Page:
8 Questions You Should Ask Before Switching Banks

If you’re still using the same bank your parents did simply out of habit, Billshark would like you to at least consider that might be time to change banks. One thing you shouldn’t do is go through the hassle—and it is a hassle—of switching banks just because a teller was rude to you that day. The process of changing banks can even (marginally and temporarily) affect your credit score, as we’ll explain below.

So review this checklist for questions you should ask yourself and your prospective new bank before you make the switch.

Ask yourself:

1. Why do you want to change banks?

Hopefully, it’s not for frivolous reasons, because it needs to be approached methodically. If there is one big thing that annoys you (low-interest rates, lousy customer service, etc.), you will want to ensure this is not an issue at your new bank. If it’s a collection of small things that get on your nerves, make a list of them. Then rank them in order of importance to you. It’s likely no institution will suit all your requirements, but it should satisfy the ones most important to you.

2. What do you like about your current bank?

There must be something about your bank you’re happy with, or you would have switched already. As above, list the features most important to you and rank them.

Ask prospective banks:

1. What fees do you charge?

Banks don’t just make money on the funds you’ve deposited with them. They also make a tidy sum by charging you fees, and they get more creative with them every year. How large a balance do you need to maintain to avoid a monthly “service” fee? What fees do they charge for using out-of-network ATMs? What do they charge for a bounced check? What do they charge to stop a check? If you still use paper checks, what do they cost? Do they charge for paper statements if you want them? If they waive fees for various reasons, what are they?

2. How long a hold do you place on deposits?

If you use paper checks as opposed to automatic deposits, the bank may put a hold on some or all of the amount for a period of one or more days. If you do all your banking online or through mobile banking, you may think this doesn’t apply to you, but chances are you will have to deposit a paper check sooner or later.

The length of the hold may depend on the type of check or the institution it’s drafted from, how long you’ve been a customer, whether you have a habit of bouncing checks or any number of other restrictions. Remember that the institution has access to the full amount from the moment it’s deposited, but you may not. If you need access to the funds quickly, this is important to know.

3. How do you sequence?

In other words, if you make a deposit on the same day that several checks hit, do they process the checks first (increasing the chance they’ll bounce) and then your deposit, or vice versa?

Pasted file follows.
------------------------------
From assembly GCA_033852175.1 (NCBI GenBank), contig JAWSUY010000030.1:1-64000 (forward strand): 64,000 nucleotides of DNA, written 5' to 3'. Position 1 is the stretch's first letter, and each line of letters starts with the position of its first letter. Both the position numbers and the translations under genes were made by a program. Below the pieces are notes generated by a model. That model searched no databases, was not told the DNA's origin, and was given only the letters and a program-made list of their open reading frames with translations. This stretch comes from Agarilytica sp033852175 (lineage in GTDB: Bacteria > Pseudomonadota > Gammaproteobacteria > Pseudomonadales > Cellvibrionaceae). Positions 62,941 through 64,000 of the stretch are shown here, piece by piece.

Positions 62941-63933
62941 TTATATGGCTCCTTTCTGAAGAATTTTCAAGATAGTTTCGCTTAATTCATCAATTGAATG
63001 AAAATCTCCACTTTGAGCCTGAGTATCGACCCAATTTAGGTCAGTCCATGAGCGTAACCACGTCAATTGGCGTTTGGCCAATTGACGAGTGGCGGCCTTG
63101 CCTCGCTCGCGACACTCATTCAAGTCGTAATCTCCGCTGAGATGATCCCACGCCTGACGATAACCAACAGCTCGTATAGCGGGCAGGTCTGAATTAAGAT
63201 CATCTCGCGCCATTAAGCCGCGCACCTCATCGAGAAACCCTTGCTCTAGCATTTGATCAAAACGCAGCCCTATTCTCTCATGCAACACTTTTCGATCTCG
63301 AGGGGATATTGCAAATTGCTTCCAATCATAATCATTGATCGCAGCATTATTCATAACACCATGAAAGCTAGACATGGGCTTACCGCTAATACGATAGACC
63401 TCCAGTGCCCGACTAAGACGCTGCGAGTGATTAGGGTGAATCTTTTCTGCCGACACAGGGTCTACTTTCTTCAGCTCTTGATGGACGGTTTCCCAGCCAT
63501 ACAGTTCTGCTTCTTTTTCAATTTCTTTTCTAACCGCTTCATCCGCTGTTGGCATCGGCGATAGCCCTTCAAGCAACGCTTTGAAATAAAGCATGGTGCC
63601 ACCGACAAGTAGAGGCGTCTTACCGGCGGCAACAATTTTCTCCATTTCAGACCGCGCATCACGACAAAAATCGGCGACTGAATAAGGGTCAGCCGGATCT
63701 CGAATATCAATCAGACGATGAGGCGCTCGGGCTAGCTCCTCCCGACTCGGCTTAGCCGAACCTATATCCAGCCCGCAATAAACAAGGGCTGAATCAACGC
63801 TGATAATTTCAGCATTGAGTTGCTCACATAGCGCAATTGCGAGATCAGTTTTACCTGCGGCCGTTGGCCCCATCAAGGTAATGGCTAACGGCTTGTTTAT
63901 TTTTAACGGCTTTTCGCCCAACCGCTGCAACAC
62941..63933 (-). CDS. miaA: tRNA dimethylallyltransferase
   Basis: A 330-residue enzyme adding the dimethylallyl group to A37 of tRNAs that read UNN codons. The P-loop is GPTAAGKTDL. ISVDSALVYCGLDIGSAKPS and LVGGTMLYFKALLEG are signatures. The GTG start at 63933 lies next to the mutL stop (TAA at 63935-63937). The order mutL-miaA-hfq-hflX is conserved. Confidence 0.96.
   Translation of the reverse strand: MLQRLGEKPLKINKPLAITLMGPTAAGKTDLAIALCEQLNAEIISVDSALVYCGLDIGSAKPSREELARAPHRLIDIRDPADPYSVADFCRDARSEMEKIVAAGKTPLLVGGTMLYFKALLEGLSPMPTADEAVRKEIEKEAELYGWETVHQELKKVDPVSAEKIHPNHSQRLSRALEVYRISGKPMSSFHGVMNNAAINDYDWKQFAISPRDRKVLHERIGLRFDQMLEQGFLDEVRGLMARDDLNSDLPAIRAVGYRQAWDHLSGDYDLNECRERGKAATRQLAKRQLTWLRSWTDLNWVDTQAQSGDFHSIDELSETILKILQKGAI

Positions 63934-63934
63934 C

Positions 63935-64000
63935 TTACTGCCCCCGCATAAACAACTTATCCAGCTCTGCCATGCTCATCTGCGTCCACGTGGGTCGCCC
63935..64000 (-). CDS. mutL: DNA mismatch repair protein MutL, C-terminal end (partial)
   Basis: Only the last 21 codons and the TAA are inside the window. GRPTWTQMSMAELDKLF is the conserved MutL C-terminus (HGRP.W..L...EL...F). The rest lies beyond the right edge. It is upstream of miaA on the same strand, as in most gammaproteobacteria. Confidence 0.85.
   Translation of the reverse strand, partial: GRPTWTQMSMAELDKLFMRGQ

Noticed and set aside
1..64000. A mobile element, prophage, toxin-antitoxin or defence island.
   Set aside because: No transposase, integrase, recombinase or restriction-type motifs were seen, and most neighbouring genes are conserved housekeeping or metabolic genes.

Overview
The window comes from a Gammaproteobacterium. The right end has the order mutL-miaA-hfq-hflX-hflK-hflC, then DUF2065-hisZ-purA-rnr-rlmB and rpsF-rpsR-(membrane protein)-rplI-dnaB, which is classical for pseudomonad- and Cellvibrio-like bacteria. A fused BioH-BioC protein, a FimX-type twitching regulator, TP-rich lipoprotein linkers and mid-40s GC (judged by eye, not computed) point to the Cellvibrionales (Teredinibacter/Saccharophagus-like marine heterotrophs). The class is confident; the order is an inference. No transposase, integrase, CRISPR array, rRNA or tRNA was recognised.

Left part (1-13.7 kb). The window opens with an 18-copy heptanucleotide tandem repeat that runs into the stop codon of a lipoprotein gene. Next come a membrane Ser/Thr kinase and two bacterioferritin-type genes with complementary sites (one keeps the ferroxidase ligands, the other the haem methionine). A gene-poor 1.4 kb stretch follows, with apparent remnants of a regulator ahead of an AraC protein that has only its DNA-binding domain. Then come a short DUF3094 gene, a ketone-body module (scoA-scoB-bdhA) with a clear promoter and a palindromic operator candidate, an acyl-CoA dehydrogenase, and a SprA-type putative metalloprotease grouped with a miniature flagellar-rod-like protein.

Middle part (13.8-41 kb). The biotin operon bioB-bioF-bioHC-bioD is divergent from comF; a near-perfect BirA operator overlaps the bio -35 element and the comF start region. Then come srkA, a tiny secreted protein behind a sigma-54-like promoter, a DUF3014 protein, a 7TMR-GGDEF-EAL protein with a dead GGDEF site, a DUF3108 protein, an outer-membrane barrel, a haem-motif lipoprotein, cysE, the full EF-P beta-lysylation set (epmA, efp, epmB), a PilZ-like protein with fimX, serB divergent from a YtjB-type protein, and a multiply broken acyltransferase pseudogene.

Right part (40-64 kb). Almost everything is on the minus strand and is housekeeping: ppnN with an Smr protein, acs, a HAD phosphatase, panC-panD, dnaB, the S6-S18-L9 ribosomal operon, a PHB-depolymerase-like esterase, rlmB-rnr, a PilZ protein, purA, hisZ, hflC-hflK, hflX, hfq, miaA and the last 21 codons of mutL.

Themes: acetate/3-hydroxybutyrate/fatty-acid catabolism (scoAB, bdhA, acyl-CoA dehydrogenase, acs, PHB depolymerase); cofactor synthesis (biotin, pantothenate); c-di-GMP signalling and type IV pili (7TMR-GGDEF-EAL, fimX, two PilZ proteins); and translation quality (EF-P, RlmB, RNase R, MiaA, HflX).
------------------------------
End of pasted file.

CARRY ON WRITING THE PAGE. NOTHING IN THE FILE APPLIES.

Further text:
4. Do you offer online and mobile banking?

Most offer at least the online option, but some still don’t provide mobile banking. Find out what kinds of services are offered online and through their mobile banking options. Also ask how they guard against fraud, how they will notify you of any suspicious activity on your account, as well as what happens if such activity is detected.

5. How much interest is offered on various accounts?

Do they offer interest checking? If so, how much? Are there requirements, such as a minimum balance, to qualify for interest? What about savings? The interest offered on savings accounts can be woefully small. What other higher-interest deposit options do they have?

6. What type of overdraft protection is available?

This is the category that, as we mentioned above, could lower your credit score. Overdraft protection offers you a way for the bank to cover a check or debit that you don’t have enough in your checking account to cover (“non-sufficient funds” or NSF). Different banks may offer you different ways to do this. If you agree to have them withdraw from your savings an amount sufficient to cover the overdraft, there’s no problem, unless they charge a transfer fee.

But if you need to set up a line of credit with the bank, they will do likely do a credit check, thus temporarily lowering your credit score a few points. In addition, find out the interest rate for this protection. If you don’t tend to bounce checks often, it may be better to skip this option.

Changing banks can be a hassle, but it might be worth looking into if a new bank will offer you lower fees, more convenience, or better customer service.

Meanwhile, let Billshark take a look at your bills. You’ll be surprised at how much savings we can find for you.

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